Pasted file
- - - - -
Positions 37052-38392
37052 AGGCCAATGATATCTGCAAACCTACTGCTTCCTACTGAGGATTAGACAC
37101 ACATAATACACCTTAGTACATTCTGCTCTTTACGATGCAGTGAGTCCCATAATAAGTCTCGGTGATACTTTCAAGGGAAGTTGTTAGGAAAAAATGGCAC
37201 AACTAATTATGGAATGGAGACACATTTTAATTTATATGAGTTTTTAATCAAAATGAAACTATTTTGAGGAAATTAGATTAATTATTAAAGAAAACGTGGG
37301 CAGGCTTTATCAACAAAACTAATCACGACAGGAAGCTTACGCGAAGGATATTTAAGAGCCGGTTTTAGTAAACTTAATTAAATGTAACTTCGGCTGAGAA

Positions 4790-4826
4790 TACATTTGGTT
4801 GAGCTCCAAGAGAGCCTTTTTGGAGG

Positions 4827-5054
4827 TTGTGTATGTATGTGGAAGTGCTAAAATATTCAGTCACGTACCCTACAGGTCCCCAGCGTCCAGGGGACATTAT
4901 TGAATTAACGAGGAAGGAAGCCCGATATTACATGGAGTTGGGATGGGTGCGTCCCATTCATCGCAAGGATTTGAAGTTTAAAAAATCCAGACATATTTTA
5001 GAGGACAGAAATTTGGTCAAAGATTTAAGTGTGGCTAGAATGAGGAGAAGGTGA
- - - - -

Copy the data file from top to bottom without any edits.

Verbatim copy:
Positions 37052-38392
37052 AGGCCAATGATATCTGCAAACCTACTGCTTCCTACTGAGGATTAGACAC
37101 ACATAATACACCTTAGTACATTCTGCTCTTTACGATGCAGTGAGTCCCATAATAAGTCTCGGTGATACTTTCAAGGGAAGTTGTTAGGAAAAAATGGCAC
37201 AACTAATTATGGAATGGAGACACATTTTAATTTATATGAGTTTTTAATCAAAATGAAACTATTTTGAGGAAATTAGATTAATTATTAAAGAAAACGTGGG
37301 CAGGCTTTATCAACAAAACTAATCACGACAGGAAGCTTACGCGAAGGATATTTAAGAGCCGGTTTTAGTAAACTTAATTAAATGTAACTTCGGCTGAGAA

Positions 4790-4826
4790 TACATTTGGTT
4801 GAGCTCCAAGAGAGCCTTTTTGGAGG

Positions 4827-5054
4827 TTGTGTATGTATGTGGAAGTGCTAAAATATTCAGTCACGTACCCTACAGGTCCCCAGCGTCCAGGGGACATTAT
4901 TGAATTAACGAGGAAGGAAGCCCGATATTACATGGAGTTGGGATGGGTGCGTCCCATTCATCGCAAGGATTTGAAGTTTAAAAAATCCAGACATATTTTA
5001 GAGGACAGAAATTTGGTCAAAGATTTAAGTGTGGCTAGAATGAGGAGAAGGTGA